At a glance summary

This At a glance summary is aimed at commissioners charged with meeting the duties to provide advocacy under the Care Act 2014. It will help commissioning officers in local authorities think through their duties and understand what they are required to do to comply with the requirements of the Act.

Key considerations

  • It is important that you clearly understand your legal duties under the Care Act 2014.
  • Keep in mind the driving principles of the Care Act: the promotion of wellbeing and the prevention, delay and reduction of the need for care and support.
  • Clearly identify and analyse how your local authority meets its existing statutory advocacy duties and ensure maximum cooperation between all commissioned advocacy services to meet the range of duties required.
  • Inform commissioning by good practice in order to secure best value and outcomes.
  • Co-production maximises the effectiveness of independent advocacy commissioning.
  • Work in partnership with providers and other stakeholders, and encourage collaboration to secure the best use of local capacity and best value for money.
  • An ‘equality and diversity’ thread should run through your commissioning activities, ensuring compliance with human rights and equality law.
  • Always work closely with other services (health, housing, benefits), and consider joint commissioning arrangements to minimise advocacy ‘silos’.
  • Set clear expectations for providers and practitioners in line with advocacy duties set out in the Care Act.
  • Because demand and funding will fluctuate, you should be flexible about procurement and contractual arrangements.

How the Care Act ensures involvement

The local authority must:

Local authorities must involve people in decisions made about them and their care and support. Involvement requires a local authority to help people understand how they can be involved, how they can contribute and take part and, in some cases, how they can lead or direct the process.

People should be active partners in the key care and support processes of assessment, care and support planning, and review (or safeguarding). The duty to involve applies in all settings, including in the community and in care homes or prisons (apart from safeguarding enquiries and reviews).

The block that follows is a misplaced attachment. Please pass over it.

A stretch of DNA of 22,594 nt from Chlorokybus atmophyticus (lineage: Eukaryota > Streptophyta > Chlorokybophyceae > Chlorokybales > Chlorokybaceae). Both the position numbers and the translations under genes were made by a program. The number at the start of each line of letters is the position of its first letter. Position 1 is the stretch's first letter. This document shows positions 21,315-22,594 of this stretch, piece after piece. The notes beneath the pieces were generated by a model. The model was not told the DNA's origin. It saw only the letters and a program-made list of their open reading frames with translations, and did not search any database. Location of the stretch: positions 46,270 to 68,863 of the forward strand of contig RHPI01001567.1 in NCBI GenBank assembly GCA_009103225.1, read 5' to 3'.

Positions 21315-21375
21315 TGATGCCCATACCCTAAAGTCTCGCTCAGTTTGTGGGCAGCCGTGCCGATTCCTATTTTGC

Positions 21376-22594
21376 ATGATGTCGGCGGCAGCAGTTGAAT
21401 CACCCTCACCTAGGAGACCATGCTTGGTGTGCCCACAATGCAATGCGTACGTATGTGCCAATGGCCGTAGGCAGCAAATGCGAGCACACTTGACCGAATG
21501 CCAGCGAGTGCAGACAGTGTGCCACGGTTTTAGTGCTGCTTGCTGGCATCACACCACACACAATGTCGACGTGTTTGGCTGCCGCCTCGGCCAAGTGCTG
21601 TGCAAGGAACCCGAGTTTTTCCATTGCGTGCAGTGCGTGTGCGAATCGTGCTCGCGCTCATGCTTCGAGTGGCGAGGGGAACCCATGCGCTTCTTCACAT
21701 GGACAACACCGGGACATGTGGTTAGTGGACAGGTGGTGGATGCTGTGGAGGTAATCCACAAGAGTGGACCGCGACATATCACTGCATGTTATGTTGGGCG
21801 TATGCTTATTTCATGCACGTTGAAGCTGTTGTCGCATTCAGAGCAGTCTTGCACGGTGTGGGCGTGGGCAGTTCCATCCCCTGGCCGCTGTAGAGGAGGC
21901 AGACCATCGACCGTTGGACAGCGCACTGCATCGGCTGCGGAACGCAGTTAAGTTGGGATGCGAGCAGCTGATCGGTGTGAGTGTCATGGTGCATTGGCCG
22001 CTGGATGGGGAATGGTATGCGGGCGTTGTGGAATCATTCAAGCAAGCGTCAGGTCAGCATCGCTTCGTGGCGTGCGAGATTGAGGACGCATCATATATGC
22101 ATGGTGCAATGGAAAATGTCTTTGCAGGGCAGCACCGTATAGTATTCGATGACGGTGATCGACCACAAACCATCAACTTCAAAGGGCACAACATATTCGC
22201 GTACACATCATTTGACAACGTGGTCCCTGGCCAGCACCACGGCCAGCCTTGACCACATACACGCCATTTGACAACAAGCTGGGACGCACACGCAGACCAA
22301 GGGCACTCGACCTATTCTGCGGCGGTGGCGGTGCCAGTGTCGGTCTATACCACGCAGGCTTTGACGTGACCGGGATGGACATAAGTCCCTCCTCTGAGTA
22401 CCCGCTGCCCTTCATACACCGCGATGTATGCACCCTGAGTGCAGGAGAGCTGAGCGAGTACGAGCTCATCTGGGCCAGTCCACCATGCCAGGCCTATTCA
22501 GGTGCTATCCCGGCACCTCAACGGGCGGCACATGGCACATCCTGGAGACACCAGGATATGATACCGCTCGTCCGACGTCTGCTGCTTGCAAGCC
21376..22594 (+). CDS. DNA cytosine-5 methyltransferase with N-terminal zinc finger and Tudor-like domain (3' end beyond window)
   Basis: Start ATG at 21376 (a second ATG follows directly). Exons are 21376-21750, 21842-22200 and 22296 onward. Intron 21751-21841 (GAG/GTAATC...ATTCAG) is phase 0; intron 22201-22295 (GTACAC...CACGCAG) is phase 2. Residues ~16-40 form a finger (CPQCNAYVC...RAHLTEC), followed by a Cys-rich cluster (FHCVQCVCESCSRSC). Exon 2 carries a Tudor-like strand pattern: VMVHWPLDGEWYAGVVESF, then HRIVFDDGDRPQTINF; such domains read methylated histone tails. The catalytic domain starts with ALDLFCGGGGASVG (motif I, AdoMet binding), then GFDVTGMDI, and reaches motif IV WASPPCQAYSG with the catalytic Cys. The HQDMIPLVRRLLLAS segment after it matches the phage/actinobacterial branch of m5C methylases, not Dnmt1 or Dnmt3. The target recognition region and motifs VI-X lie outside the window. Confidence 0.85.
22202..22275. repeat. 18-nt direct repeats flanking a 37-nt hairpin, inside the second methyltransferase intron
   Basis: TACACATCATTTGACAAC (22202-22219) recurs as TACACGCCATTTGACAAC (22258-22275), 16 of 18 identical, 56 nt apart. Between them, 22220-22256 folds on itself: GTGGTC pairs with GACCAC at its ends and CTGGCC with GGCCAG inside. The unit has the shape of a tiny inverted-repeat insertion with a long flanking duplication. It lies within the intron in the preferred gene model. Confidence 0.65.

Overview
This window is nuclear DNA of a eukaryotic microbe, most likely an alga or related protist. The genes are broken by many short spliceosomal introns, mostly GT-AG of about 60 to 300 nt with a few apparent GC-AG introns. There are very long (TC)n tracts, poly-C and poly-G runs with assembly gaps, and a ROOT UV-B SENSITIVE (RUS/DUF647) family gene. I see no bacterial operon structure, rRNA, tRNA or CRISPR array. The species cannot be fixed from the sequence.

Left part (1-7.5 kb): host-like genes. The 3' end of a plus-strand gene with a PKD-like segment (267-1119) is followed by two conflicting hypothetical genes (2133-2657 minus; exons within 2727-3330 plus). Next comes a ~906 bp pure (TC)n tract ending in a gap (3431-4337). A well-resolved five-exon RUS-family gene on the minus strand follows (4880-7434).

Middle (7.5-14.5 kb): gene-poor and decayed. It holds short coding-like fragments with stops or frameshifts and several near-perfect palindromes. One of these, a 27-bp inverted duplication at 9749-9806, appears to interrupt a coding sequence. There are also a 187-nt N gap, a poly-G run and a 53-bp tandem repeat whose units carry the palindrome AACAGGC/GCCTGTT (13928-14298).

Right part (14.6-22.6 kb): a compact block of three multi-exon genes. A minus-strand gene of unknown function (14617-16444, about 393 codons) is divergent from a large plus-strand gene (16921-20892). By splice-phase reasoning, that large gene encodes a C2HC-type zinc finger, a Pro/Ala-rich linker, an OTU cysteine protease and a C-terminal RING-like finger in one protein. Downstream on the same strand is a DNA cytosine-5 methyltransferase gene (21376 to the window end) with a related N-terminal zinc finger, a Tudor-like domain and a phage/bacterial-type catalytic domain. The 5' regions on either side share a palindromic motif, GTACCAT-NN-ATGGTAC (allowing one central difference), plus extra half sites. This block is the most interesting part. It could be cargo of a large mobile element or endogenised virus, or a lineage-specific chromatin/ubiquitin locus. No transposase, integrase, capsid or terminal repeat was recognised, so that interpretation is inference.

However, some people may:

If a person meets both these criteria then the local authority must arrange for an independent advocate to assist them and their involvement.

What is an advocate under the Care Act?

Independent advocacy is concerned with maximising people’s involvement in decisions about their lives. It acts to help people understand information, express their needs and wishes, secure their rights, represent their interests and obtain the care and support they need. Advocates work in partnership with the people they support and take their side. Advocacy promotes social inclusion, equality and social justice.

The Act strengthened the voice of people and their carers going through assessment, care and/or support planning and care review processes, as well as those people who are part of a safeguarding enquiry or safeguarding adult review (SAR). The duty to provide independent advocacy also applies if an individual makes an appeal against a local authority decision.

An advocate is truly independent. They’re impartial, they’re available, they’re reliable, they’re person-centred and they’re knowledgeable about the sector.

Co-production workshop participant

Even though the Care Act has been legislation since 2015, the information here should feed into a thorough continual commissioning process, informing the analysis of demand, planning and strategy, the establishment of new contracts and the review of advocacy arrangements in every local area.

Commissioning independent advocacy
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